A Policy in Flux: Hall Passes Problematic

Jerry Hao, Contributing Writer

Going to the bathroom does not require second thoughts; we flush the toilet, wash our hands, and continue on our merry ways. But what we do not always realize is that during this process, germs are spread by a key element of our school’s hall monitoring system: bathroom passes.

For years, the bathroom passes here at Morris Hills provided a practical means of ensuring that students have a legitimate reason for leaving class. One look at the distinct, bright red, rectangle-shaped block, and no one questioned you. However, because of the bathroom passes used, many students cowered at the mere sight of them. Thinking of all the hands that had touched the pass in your classroom and all the places that pass had been was a deep concern to students.  

Recently, Morris Hills has replaced all the red plastic bathroom passes with lanyards that can be worn around students’ necks and hung on designated hooks in the bathroom stalls. According to Mr. Toriello, the idea was proposed by several staff members who were concerned about sanitation and the constant misplacement of the passes. By having lanyards with  identification of the classroom, passes can be returned accordingly.

For the most part, students at Morris Hills are happy with the new hall pass system. “I think they’re less clunky and easier to carry around,” sophomore Hannah Colon-Gold said. “It’s definitely better than the old hall pass system, but they need to add more command hooks in the bathrooms because sometimes, there are a lot of people in the bathroom at once.”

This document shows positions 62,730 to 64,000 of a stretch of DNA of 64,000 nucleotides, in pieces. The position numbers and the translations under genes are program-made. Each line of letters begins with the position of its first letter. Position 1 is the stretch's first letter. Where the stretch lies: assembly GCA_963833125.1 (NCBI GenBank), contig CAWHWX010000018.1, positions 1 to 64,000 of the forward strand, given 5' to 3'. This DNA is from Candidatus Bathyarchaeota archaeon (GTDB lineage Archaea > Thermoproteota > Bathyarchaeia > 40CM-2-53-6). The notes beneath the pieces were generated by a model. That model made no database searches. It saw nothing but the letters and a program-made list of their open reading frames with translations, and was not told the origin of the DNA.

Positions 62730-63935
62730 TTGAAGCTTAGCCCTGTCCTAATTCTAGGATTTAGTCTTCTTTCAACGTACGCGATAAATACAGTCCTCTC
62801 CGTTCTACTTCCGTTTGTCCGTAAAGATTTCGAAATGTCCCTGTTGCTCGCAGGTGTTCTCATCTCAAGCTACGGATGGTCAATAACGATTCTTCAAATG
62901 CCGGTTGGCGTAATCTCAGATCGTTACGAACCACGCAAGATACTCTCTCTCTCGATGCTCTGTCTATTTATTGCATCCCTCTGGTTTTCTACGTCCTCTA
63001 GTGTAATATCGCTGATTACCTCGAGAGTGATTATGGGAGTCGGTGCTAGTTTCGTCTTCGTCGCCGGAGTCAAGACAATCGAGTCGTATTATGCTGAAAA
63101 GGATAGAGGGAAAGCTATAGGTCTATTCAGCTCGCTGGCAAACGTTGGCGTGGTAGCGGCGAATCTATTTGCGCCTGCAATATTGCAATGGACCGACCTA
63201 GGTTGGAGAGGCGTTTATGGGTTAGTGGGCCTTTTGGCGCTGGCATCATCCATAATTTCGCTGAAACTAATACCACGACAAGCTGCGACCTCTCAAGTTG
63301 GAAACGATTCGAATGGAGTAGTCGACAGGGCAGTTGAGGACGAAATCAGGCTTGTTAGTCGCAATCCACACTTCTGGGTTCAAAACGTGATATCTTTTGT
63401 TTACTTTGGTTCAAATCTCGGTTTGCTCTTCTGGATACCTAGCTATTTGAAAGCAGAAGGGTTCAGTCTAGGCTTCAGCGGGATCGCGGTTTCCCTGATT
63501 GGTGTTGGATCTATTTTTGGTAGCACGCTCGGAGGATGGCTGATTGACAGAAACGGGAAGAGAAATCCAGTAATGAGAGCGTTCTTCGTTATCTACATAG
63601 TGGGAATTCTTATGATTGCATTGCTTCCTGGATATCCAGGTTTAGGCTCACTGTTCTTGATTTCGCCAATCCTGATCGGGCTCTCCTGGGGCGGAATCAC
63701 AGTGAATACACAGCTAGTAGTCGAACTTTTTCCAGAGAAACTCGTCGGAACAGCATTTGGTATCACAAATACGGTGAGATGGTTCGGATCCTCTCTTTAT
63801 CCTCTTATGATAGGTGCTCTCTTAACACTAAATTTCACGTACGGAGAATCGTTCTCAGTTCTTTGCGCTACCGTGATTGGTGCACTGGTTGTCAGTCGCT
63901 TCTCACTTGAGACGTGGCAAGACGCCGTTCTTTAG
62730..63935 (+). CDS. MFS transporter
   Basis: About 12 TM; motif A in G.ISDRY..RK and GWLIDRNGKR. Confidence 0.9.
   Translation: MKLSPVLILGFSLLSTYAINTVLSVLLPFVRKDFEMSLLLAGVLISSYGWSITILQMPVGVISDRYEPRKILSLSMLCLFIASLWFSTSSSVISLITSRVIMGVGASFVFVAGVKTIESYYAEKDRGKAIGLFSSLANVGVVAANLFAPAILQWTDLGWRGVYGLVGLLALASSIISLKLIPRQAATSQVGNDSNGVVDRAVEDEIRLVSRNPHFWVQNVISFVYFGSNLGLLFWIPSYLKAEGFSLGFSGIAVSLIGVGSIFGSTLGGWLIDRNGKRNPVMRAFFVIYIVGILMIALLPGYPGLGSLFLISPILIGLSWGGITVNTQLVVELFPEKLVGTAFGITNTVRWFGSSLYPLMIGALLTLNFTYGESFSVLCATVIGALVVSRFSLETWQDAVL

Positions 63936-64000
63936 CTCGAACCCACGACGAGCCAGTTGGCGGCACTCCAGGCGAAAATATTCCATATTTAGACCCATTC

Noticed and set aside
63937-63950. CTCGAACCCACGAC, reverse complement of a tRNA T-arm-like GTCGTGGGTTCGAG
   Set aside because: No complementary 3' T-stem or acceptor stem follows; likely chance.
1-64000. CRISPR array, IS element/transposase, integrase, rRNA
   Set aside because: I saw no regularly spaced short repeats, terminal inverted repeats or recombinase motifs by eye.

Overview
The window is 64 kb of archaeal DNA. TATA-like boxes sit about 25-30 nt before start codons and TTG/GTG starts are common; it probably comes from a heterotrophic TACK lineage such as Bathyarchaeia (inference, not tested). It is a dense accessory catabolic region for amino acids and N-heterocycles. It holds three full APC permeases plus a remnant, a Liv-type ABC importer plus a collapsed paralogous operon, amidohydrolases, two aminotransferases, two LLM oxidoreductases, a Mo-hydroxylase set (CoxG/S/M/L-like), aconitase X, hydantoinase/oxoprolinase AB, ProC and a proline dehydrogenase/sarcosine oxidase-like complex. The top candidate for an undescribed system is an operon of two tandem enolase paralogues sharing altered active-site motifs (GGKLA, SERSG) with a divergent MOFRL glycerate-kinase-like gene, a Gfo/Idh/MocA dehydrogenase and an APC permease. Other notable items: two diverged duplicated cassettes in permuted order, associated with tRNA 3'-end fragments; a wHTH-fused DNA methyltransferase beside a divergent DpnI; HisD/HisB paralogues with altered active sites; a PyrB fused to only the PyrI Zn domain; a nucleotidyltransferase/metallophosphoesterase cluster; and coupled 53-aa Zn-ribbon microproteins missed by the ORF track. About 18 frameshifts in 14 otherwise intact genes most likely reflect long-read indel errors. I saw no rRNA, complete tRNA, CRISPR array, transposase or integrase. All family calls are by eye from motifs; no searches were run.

Senior Isabella Tenreiro agrees that the lanyards are “more sanitary and easier to use. But honestly, I don’t really see the point of hall passes in general.”

While the lanyard system is an improvement, some students still have concerns about cleanliness.  Kevin Mathew, an Academy senior, recently proposed an alternative bathroom pass procedure as part of the final project for his Technical Writing class. His proposal consists of replacing bathroom passes with a check-in/check-out system using the student IDs carried by every Morris Hills student.

“The idea is to have students swipe their ID cards upon entering and exiting the bathroom,” Kevin explains. “Since ID cards are typically handled by just the person using the bathroom, we’d be preventing the spread of germs.”

Kevin admits that while his project is expensive, it doesn’t directly enforce the school’s hallway rules as adequately as the current hall pass system. “If you don’t mind being stopped and questioned, then my proposal would work for you. It’s really all about what matters more: health or accessibility?”

According to Kevin, “It’s a small step, but definitely one that encourages better student health overall.”

“As Principal, I am completely open to alternatives to replace the hall passes,” affirms Mr. Toriello. “For the remainder of the 2018 – 2019 school year, you may use these new hall passes and you may continue to use the plastic hall passes as well.”